xCT mRNA is found in many human tissues and cell lines (10). Reverse transcription polymerase chain reaction (RT-PCR) and flow cytometry analyses (7) of diverse human cell types indicated that KSHV fusion permissiveness correlated with xCT expression. Thus, xCT mRNA was detected in all fusion-positive cell lines, at especially high levels in the strongest targets (fusion activities >300: Mel-1700, U-87, and PCI-13); by contrast, xCT mRNA was barely detectable in the weak targets (fusion activities <5: CA-46, Ramos, BJAB, KG-1, HSB-2, Huh-7, and K562) (Fig. 3A). Similarly, xCT protein levels varied widely among the cells examined (Fig. 3B) and correlated closely with the corresponding KSHV fusion activities (Fig. 3C).

Fig. 3.

Correlation of endogenous xCT expression with fusion permissiveness of diverse human target cells. (A) xCT mRNA. RT-PCR of xCT mRNA [515-base pair (bp) product] was performed by using total RNA isolated from log-phase cultures of the indicated human cell lines; parallel amplifications of mRNA for glyceraldehyde-3-phosphate dehydrogenase (GAPDH; 357-bp product) were used as internal controls for sample loading. Below each cell line are the corresponding fusion activities [β-gal, optical density (O.D.)/min × 103] from assays with TPA-activated BCBL-1 effectors. (B) xCT protein. The indicated cell lines were fixed in 4% paraformaldehyde, permeabilized with 0.1% Triton X-100, and stained with KAL-1 antiserum against xCT peptide P25-40 (open histograms) or the corresponding preimmune serum (black histograms). Numbers indicate MFI for xCT. (C) Correlation between endogenous xCT protein expression and fusion permissiveness among different targets, numbered as in (B).

Transporter proteins containing multiple TMDs (including 12-TMDs) function as receptors for several δ- and γ-retroviruses (13); xCT represents an example of the use of this class of molecules by a herpesvirus. Although we demonstrated that xCT functions as a major KSHV fusion-entry receptor in a wide array of human and nonhuman cells from diverse tissue lineages, our findings do not exclude the possible involvement of an alternative molecule (or molecules) for some other targets, nor do they refute previous findings that KSHV enters some cell types by an endocytic pathway (14). Indeed, the potential for the same virus to use alternate receptors and entry mechanisms in a host cell–dependent fashion is a growing theme in the herpesvirus field (2). Our findings of insignificant KSHV target cell activity among human B cell lines, coupled with the low xCT mRNA levels in these cells, is consistent with, and may explain, a previous report demonstrating the failure of several B cell lines to support the early steps of KSHV infection (3). Furthermore, by using RT-PCR, we did not detect xCT mRNA in human CD19+ primary B cells isolated from fresh peripheral blood mononuclear cells. These results remain puzzling because KSHV can infect cultured primary B cells and is also associated with B cell neoplasms in infected people (1). Therefore, more in-depth studies are required to unravel the various factors that influence the relation between xCT regulation and KSHV entry into cells of the B lymphocyte lineage.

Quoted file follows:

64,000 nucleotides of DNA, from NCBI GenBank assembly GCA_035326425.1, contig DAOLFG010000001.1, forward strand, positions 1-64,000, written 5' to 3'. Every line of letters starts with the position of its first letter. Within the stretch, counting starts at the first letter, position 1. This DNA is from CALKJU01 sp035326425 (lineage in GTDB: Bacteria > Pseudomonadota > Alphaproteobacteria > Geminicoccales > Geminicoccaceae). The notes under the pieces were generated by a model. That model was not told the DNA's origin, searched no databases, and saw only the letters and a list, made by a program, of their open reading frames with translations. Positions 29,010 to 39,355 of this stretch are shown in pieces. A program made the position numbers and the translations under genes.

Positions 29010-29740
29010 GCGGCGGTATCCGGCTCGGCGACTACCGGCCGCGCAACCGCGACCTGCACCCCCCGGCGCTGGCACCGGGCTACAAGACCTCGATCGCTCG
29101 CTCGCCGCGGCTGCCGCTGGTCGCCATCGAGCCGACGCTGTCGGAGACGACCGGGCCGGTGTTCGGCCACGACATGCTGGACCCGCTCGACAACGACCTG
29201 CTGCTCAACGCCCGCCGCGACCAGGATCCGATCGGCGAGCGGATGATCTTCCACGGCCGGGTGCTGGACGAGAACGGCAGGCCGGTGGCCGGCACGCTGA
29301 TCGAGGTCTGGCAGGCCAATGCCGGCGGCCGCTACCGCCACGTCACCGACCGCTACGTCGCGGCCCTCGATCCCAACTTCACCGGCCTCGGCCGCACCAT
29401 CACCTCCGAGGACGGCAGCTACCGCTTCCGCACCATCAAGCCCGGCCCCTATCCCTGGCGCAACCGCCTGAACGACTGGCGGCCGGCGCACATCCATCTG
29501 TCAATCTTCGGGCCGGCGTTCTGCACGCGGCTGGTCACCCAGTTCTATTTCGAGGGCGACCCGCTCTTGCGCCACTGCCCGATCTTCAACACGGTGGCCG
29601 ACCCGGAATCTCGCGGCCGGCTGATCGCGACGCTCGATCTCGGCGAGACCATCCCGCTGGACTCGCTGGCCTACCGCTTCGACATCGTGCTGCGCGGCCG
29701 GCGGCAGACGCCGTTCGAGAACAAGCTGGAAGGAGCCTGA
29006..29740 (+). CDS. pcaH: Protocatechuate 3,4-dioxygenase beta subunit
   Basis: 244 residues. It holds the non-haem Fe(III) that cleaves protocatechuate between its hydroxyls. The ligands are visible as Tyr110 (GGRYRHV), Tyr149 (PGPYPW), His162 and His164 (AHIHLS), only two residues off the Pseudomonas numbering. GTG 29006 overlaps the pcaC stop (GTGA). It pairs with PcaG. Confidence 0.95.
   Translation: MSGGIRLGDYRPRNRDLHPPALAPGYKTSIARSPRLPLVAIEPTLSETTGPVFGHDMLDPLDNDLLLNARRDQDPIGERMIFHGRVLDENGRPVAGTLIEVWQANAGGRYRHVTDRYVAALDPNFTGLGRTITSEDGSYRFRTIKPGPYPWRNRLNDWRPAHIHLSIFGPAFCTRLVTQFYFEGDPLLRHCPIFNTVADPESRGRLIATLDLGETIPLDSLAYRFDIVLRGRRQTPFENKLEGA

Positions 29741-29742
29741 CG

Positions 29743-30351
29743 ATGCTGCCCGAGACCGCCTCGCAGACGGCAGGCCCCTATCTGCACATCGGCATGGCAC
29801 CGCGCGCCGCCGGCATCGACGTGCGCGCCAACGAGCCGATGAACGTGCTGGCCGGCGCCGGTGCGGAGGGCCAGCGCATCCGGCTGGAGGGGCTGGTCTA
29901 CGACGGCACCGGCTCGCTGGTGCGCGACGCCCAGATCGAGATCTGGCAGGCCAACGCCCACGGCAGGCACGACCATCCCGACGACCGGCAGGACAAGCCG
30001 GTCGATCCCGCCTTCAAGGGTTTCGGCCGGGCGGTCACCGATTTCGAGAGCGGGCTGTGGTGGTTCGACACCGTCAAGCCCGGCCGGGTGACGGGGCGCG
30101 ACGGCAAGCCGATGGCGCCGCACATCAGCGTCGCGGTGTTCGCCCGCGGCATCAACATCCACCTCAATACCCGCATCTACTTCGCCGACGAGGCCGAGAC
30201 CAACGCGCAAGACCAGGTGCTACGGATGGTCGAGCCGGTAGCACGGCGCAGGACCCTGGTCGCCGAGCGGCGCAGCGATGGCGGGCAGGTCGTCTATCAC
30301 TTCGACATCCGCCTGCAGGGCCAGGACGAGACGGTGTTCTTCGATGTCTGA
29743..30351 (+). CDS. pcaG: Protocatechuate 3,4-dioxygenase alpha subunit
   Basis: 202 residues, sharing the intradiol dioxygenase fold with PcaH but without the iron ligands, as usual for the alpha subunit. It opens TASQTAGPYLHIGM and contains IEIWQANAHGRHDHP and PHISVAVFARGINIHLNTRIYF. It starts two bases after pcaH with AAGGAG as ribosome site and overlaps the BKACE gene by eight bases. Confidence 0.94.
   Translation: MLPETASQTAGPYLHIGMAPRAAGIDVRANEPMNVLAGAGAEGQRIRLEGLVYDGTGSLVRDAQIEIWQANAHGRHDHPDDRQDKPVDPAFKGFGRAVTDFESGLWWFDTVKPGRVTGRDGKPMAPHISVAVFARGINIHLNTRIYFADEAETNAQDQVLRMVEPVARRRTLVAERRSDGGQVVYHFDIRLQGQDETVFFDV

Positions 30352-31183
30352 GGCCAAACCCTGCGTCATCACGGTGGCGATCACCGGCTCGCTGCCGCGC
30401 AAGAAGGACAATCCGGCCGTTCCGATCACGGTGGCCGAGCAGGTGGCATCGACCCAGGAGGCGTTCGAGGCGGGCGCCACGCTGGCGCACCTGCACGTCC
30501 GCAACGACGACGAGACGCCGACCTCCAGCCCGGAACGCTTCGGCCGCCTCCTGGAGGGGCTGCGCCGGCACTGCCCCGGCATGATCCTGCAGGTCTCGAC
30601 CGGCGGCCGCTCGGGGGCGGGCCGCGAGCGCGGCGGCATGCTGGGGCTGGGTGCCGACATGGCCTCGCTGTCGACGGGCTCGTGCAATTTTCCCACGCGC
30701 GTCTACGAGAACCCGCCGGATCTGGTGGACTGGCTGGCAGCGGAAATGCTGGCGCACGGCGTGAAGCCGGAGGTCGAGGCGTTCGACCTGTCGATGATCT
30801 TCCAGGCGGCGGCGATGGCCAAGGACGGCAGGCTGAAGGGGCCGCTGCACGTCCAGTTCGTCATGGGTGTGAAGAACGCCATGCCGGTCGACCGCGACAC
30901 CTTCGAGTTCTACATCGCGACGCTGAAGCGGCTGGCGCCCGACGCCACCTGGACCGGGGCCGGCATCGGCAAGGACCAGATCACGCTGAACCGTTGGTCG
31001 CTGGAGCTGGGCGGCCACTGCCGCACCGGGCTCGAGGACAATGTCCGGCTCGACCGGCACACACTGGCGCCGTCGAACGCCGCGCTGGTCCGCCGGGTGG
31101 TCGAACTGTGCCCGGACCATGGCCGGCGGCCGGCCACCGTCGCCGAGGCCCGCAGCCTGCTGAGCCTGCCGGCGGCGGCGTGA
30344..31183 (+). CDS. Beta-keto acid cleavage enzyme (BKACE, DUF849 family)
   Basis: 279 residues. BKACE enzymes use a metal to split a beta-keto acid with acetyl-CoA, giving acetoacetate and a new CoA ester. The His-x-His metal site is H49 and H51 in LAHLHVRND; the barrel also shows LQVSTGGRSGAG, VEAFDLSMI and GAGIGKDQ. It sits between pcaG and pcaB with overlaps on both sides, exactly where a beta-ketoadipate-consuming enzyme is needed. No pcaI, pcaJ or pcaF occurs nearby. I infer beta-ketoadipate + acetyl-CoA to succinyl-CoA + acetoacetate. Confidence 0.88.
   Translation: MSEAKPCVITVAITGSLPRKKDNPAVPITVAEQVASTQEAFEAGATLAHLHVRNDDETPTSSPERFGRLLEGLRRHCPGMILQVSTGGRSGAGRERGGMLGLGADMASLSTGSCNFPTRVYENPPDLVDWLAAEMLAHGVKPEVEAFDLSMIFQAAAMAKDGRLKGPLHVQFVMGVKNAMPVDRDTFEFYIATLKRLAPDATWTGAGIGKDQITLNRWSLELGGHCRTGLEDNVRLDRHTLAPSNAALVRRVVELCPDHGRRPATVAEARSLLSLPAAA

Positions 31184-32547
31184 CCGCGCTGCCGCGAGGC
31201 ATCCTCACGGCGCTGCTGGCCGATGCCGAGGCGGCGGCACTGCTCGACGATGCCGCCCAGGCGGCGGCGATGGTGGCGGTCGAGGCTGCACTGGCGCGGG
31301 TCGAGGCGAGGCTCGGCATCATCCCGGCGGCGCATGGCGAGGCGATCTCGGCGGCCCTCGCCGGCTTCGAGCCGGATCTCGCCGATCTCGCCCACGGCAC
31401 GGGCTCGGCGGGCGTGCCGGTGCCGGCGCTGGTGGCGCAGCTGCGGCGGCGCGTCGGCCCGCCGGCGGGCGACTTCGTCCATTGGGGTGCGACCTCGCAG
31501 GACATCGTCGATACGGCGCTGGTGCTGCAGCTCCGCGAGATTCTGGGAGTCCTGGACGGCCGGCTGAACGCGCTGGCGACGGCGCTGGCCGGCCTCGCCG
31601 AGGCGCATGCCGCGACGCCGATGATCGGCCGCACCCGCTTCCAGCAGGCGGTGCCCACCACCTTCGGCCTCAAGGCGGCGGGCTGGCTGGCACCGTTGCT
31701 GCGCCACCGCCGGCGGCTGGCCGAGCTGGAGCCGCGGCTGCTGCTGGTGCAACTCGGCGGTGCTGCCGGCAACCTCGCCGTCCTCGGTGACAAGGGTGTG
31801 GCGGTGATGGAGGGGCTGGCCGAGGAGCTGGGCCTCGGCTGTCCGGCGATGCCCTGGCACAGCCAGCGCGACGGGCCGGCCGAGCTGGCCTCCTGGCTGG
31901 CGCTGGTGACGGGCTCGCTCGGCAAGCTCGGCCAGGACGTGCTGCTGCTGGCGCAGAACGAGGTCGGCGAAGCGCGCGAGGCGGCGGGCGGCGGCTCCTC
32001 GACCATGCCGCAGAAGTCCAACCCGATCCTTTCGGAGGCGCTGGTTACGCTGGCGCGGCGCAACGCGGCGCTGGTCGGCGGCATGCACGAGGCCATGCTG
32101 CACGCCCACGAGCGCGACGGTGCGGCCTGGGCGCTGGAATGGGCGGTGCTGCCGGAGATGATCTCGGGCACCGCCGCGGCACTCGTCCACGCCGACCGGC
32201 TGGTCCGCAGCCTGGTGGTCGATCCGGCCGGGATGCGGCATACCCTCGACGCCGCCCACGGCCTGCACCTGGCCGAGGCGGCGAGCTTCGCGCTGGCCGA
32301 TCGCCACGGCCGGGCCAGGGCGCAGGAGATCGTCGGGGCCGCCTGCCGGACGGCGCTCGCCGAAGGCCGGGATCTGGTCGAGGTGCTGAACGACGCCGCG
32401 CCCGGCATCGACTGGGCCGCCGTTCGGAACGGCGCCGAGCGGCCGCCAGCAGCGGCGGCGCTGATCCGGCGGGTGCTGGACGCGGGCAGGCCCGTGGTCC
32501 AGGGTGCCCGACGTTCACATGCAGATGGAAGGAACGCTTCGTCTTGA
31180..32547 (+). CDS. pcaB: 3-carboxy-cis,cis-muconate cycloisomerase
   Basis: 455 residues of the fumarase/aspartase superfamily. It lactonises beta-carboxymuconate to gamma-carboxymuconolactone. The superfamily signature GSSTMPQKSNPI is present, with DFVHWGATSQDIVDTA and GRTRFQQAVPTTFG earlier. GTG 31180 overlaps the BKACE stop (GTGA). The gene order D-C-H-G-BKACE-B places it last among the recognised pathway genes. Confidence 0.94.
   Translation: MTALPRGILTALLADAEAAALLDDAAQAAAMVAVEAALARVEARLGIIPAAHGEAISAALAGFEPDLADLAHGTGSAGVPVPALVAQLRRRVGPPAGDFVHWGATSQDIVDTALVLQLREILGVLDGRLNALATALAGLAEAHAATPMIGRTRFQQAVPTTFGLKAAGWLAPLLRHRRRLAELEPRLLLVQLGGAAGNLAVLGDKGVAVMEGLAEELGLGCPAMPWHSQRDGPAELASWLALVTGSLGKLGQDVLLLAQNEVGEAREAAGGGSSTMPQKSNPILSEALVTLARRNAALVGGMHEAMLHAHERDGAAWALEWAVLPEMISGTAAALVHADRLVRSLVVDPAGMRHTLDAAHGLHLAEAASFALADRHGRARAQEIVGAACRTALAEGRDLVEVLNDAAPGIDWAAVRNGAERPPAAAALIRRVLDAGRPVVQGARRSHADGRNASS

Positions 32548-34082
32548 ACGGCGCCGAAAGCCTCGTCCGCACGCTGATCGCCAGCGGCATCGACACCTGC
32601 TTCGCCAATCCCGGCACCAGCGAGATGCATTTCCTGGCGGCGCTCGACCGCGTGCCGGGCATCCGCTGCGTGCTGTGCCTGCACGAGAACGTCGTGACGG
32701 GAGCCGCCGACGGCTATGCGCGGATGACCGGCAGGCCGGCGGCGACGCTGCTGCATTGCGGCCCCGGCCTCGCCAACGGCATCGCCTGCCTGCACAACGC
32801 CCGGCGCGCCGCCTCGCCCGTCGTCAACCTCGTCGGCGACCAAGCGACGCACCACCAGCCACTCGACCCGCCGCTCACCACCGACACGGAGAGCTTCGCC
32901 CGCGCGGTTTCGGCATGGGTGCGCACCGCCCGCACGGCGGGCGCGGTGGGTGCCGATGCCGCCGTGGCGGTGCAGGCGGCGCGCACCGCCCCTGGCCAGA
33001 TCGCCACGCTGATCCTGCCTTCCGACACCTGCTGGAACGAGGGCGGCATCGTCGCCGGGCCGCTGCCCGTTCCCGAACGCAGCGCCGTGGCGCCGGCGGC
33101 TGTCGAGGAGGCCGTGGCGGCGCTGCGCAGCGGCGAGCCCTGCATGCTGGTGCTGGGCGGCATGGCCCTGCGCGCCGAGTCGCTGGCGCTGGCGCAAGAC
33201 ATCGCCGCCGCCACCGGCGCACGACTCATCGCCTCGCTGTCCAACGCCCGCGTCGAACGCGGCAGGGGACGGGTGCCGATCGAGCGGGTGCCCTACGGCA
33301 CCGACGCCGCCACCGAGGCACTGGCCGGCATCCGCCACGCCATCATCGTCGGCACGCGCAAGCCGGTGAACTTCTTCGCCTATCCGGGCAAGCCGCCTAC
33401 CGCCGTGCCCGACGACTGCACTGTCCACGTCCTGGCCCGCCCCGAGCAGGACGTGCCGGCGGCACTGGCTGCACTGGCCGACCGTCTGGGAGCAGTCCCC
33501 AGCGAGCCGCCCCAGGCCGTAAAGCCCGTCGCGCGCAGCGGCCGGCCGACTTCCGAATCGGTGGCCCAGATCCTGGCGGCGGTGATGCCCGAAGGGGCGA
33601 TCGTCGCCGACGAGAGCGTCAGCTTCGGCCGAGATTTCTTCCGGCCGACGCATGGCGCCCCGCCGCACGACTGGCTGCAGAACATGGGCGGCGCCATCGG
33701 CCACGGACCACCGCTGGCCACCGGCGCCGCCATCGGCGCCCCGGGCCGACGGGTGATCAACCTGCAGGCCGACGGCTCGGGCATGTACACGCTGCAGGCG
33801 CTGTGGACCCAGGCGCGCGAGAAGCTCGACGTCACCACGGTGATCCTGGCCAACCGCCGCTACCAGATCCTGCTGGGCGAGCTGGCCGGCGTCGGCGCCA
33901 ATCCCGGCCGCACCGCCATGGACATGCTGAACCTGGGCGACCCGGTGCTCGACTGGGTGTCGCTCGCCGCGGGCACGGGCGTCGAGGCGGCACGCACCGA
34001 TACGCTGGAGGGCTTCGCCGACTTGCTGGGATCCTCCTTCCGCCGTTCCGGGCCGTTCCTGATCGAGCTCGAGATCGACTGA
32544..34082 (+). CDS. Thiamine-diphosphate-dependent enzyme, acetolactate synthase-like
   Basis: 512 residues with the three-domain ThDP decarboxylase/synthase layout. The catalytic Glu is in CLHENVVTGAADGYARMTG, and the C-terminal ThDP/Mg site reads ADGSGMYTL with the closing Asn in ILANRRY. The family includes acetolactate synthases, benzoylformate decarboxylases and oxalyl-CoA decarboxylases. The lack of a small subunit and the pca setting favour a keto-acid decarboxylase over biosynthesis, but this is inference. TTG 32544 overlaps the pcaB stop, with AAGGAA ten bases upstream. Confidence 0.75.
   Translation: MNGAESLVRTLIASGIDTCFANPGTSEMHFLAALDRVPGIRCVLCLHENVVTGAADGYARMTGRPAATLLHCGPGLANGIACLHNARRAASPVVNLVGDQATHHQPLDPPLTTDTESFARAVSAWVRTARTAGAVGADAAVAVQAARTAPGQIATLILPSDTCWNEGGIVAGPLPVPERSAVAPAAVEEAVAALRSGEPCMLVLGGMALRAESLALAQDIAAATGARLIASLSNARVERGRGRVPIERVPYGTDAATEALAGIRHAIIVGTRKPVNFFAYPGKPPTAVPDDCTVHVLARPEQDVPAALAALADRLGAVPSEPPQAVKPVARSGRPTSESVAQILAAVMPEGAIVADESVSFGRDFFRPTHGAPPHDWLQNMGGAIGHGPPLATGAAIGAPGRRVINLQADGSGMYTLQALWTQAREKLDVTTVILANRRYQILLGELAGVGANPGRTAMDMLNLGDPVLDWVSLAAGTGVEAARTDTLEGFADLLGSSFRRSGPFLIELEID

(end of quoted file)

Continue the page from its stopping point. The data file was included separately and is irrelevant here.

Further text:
The receptor function of xCT suggests new perspectives on the role of other cell surface molecules previously implicated in KSHV entry, particularly heparan sulfate (15, 16) and integrin α3β1 (17). Sulfated proteoglycans and integrins play critical roles in enhancing attachment and internalization of diverse viruses (1820); furthermore, accumulating evidence points to complex signaling pathways triggered by KSHV interaction with integrin α3β1 (17, 21). Coupled with the recent observation (22) that 4F2hc forms multimeric complexes containing HAT light chains (including xCT) plus β1 integrins (including α3β1), our findings suggest a possible interplay between integrin signaling events and xCT-mediated KSHV entry.

By mediating cystine uptake, a rate-limiting step for glutathione (GSH) biosynthesis, the x c system plays a central role in maintaining intracellular GSH levels during oxidative stress. xCT is up-regulated in response to GSH depletion, e.g., on exposure to reactive oxygen species (ROS) (23, 24). Redox conditions also have substantial influences during KSHV infection, because hypoxia can induce lytic replication in chronically infected cell lines by activating hypoxia response elements in key lytic-phase genes (25). Moreover, it has been reported that KSHV induces ROS production in cultured endothelial cells and that ROS exposure results in enhanced virus entry (26). In light of these complex virus-host interactions, the identification of xCT as a KSHV receptor suggests novel pathogenic mechanisms whereby the virus might induce or exploit physiologic responses (i.e., ROS production and xCT up-regulation) that favor its own reactivation and dissemination. It is also noteworthy that intracellular GSH levels are progressively depleted during the course of HIV disease (27), at least in part because of HIV Tat-mediated down-regulation of GSH biosynthesis (28) and regeneration (29), plus enhancement of extracellular GSH hydrolysis (30). These concerted activities presumably contribute to the recently described Tat stimulation of xCT expression (30), as well as KSHV entry and infectivity (31). Thus, beyond the obvious consequences of immunosuppression, HIV coinfection might foster clinically aggressive HIV/AIDS-associated Kaposi's sarcoma by the additional mechanism of KSHV receptor up-regulation.

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Materials and Methods